Friday, November 14, 2014

Locust Gods

"My name is swarm for we are innumerable."
Ok, that's a paraphrase of one of the creepiest quotes in the bible, and a fitting description of the locust gods. The original idea was for massive megadungeons, each the size of the great pyramid of Giza, that could fly and land in places they wanted to suck dry of resources. Terrifying citadels of doom. As the concept was developed the question came up of who made these things? This led to the development of evil gods who were locust like in their mentality. I'm not sure, but I don't recall if any deities have been designed before that were actually composite beings made up of multiple intelligences who all formed a singular creature-thing. Here follows a description in OD&D style:
Locust God, God of Swarms
AC: 20
Move: 15/24
Hit Points: 290
Magic Ability: 3rd
Fighter Ability: 18th
Psionic Ability: Class 3
Each locust god appears as a giant humanoid locust. They all share the same mind, though they are not exactly telepathic. It is more that they all make the same decisions. Each locust god is unique, it has its own subtle differences: irregularities, body markings and shapes. It is not known how many locust gods exist.
Each locust god has a flying citadel as it's throne. Each citadel has multiple levels and are populated by malignant creatures of all sorts. The citadels also contain untold riches. Once the locust god that rules a particular citadel is killed that citadel can no longer fly. It eventually decays, only an empty husk may remain, sometimes for centuries.
Clerics of a locust god gain the ability: summon locust swarm, once per day. A locust swarm does not inflict damage, but obscures vision in a 10' radius causing -1 to hit, and limiting the ability to cast spells for 2-5 (1d4+1) rounds.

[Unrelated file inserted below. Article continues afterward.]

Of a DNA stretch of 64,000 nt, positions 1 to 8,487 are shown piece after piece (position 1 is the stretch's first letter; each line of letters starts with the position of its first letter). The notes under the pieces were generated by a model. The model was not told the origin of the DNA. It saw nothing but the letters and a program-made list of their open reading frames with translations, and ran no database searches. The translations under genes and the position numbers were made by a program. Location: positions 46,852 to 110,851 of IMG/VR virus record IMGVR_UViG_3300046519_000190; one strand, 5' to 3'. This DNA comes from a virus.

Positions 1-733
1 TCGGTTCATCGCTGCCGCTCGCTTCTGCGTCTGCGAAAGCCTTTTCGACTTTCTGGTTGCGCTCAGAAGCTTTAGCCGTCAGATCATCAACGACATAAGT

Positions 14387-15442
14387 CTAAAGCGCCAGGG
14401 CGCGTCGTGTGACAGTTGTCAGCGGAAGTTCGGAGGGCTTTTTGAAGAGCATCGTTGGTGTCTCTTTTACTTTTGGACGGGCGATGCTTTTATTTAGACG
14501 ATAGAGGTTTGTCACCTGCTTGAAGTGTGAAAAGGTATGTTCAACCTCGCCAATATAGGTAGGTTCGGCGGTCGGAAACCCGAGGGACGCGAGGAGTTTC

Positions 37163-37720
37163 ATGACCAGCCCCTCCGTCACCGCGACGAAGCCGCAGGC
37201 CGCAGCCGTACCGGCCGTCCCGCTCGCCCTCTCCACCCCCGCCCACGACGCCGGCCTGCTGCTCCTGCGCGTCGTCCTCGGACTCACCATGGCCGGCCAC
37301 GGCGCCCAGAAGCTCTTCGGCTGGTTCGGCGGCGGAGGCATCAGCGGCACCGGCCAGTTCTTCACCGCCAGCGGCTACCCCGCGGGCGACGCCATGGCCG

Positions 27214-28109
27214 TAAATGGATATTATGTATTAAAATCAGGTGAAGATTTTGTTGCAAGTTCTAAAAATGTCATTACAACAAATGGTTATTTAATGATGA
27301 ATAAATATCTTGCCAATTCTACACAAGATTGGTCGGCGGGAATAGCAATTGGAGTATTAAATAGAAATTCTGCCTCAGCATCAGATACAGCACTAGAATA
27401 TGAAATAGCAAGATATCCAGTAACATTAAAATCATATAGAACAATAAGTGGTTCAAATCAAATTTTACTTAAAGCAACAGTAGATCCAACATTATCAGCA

Thursday, November 13, 2014

Catacomb Saint

Catacomb Saints are skeletons of Christian martyrs buried under Rome that were unearthed back in 1578. They were distributed throughout Europe, mostly in Germany and used to replace the relics that had been destroyed during the Protestant Reformation. Yes, Catacomb Saints are a real thing.
There is no shortage of evil aligned undead horrors to be found in DnD, but the good aligned ones are few and far between. Here are the stats of a Catacomb Saint in Swords & Wizardry terms, that could just as easily be converted to any non-4th edition version. In 1st edition or higher they will be of any Good alignment depending on the deity they serve (they will only serve Good-aligned deities).

Catacomb Saint

HD 7; AC 1[18]; Atk 1 smite (1d8); Move 12"; Save 8; CL/XP 11/1600; Special: Magic or silver to hit; magic resistance 51%; Call of Life; Immune to enchantments, sleep, charm; Cure Disease by touch, continual Turn Undead as 11th level cleric.

Catacomb Saints are often sent on missions to aid the cause of their deity. Sometimes this is to protect a group of adventurers, other times this might be to repel an undead horde, or to help a small town in need. They appear as ornately dressed skeletons, jewel encrusted, in rich robes with gems for eyes. They will have between 20-200gp worth of jewels on them. Anyone who attempts to steal the jewels from a Catacomb Saint will incur the wrath of their deity.

Call of Life: once per day a Catacomb Saint can call a deceased person's spirit back to its body, if the person has been deceased for less than 3 days. This person will be shaken and disoriented, but restored to full hit points.
Cure Disease: touching a Catacomb Saint instantly cures any disease the afflicted may have.
Catacomb Saints are immune to enchantments, sleep and charm spells.
Catacomb Saints exist to serve their deity. They are only servants of a Lawful aligned deity. Other Undead will avoid the presence of a Catacomb Saint, treat as continual Turn Undead by an 11th level cleric.